Doughnut French Toast and National Doughnut Day

A golden brown vanilla French toast coated in powdered sugar. Tastes just like a doughnut, except it only takes an instant to make. 

Everything, everyone has a story. I love going to the city and simply observing. Observing the woman staring into the distance from her bus window. Observing the man and woman holding hands as they cross the street. Observing the boy riding his skateboard at the park. Observing the man strum his guitar, his eyes closed, his mind on the song he plays.

There’s so much we see, or hear but don’t really know. It’s so simple to make assumptions, to call someone ‘boring’ or ‘uninteresting’. But everyone has memories, experiences and personality traits that make separate them from the rest of the world.

National Doughnut day takes place this year on June 6th. I’m not from the U.S., so I admit I was a little presumptuous- “yet another pointless reason to celebrate,” I thought. I assumed June 6th was a day chosen randomly to honor the fluffy fried pastry that people love so much. But this is what I’m talking about. National Doughnut Day has a whole story behind it. During World War I, volunteers  from the salvation army travelled to France where they set up canteens or social centers near army bases that provided soldiers with writing supplies, baked goods and a clothes-mending service.

When the volunteers realized the difficulties of providing freshly baked goods to a mass of soldiers, they came up with the idea of making doughnuts, which were quick to serve. This idea proved to be a big hit.

Source: Seattlepi

Later, in 1938, National Doughnut Day was established during the first week of June by the Salvation army to commemorate the volunteers who served doughnuts to soldiers during the war and also as a means of raising money during the Great Depression for the needy. Today, it is still a symbol of the aid the salvation army provides.

Source: Huffington Post

Today I’m sharing a recipe in honor of National Doughnut Day. Doughnut french toasts. Unlike a traditional doughnut, these aren’t ring-like, thick or deep-fried (I find deep comfort in deep-fried doughnuts, crisply brown and fluffy as they are). But these french toasts are golden in color, subtly sweet and aromatic.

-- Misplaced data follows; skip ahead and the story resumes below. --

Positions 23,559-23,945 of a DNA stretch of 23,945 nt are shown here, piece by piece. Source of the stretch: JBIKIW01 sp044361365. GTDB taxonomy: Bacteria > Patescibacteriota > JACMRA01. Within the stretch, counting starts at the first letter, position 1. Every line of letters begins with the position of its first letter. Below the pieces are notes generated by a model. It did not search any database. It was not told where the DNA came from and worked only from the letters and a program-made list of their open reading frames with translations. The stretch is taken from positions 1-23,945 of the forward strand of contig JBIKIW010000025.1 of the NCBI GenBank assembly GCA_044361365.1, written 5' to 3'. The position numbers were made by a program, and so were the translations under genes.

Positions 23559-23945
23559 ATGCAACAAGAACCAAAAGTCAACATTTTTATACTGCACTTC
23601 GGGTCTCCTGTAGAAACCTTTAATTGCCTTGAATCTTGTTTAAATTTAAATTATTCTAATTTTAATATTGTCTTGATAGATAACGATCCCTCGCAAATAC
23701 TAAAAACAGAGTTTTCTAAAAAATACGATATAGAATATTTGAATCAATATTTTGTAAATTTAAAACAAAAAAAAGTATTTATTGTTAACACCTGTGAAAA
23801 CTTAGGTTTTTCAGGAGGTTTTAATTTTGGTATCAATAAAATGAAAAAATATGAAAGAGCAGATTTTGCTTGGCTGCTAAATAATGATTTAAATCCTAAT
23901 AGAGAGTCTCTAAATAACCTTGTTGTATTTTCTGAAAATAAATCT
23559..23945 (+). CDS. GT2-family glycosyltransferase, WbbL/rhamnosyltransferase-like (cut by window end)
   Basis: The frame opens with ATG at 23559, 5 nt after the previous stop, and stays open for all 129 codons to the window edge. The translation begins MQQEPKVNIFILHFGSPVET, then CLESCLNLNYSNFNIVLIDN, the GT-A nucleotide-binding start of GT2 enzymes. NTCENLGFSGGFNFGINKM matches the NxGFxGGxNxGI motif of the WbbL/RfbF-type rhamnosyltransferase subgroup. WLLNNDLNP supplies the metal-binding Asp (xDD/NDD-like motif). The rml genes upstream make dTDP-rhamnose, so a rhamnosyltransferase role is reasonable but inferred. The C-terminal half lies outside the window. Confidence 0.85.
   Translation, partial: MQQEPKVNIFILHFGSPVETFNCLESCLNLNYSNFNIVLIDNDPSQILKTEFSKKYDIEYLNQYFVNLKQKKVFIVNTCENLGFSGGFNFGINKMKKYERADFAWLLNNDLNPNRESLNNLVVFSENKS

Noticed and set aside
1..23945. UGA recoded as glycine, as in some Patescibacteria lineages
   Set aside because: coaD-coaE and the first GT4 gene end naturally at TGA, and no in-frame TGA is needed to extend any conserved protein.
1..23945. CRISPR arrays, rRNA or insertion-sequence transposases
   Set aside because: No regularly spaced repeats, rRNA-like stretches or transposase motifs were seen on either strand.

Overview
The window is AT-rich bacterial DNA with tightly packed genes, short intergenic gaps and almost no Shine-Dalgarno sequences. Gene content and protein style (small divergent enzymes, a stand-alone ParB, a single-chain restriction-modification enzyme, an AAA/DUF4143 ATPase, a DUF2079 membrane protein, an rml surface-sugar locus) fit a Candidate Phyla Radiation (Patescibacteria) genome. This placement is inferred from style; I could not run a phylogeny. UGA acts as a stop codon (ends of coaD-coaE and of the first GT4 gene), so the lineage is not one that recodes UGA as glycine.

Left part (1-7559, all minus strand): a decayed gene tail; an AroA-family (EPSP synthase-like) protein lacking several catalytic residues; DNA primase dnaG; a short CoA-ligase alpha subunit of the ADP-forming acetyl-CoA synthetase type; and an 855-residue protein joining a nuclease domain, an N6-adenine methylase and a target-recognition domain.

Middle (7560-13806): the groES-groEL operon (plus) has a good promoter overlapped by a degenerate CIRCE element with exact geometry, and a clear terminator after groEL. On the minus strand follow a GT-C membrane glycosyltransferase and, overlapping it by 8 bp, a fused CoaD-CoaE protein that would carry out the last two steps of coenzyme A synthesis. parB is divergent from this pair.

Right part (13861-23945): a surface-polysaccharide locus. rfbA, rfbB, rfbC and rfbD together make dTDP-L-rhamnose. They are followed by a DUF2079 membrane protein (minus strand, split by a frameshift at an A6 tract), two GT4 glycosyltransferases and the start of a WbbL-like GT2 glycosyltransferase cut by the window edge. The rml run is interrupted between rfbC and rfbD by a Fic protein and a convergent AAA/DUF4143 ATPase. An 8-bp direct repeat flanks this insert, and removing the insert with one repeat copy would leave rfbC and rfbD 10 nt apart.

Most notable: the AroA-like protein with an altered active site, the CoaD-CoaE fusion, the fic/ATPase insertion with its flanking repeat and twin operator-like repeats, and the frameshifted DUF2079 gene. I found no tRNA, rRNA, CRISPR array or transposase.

They are also doused in powdered sugar, just like a sugar doughnut. The original recipe comes from Nigella Lawson- which almost guarantees decadence (not quite as much than a classic doughnut, of course).

I love to serve them with strawberries, which add a slight tartness. These are quite perfect for breakfast and so simple to make, you can enjoy the flavor of a warm doughnut even at midnight- when that is all you are craving.

Don’t judge the doughnut french toast simply on what you see- it doesn’t quite resemble a doughnut. But you must try it to learn its story.

Doughnut French Toast and National Doughnut Day
Author: Hot Chocolate Hits
Prep time:
Cook time:
Total time:
Serves: 1
Ingredients
  • 1 large egg
  • 2 tsp vanilla extract*
  • 1 tbsp whole milk or heavy cream
  • 2 slices white bread
  • Knob of butter (around 1/2 tbsp)
  • Drop of vegetable oil
  • Powdered or castor sugar (1/2 cup) for dousing*
Instructions
  1. In a shallow dish, whisk together the egg, vanilla and milk.
  2. Cut the bread slices in half and soak in the egg mixture.
  3. Melt the butter with the oil in a saucepan and gently place each bread half.
  4. Cook for around 45 seconds on each side or until golden brown.
  5. Place the sugar in another shallow dish and coat the bread completely.
  6. Serve warm with fresh fruit.
Notes
*You cannot omit the vanilla as it gives the french toast its doughnut flavor[br]* it is your choice whether or not to use powdered or castor sugar- it just depends on which one you prefer. Powdered sugar has a tendency to dissolve, so you may have to double dip.
recipe loosely adapted from Nigella Lawson
 

If you would; however, like a doughnut recipe, be sure to check out my Nutella stuffed beignets, which have also been published by Yahoo! You could cut them out in a ring shape if you’d like.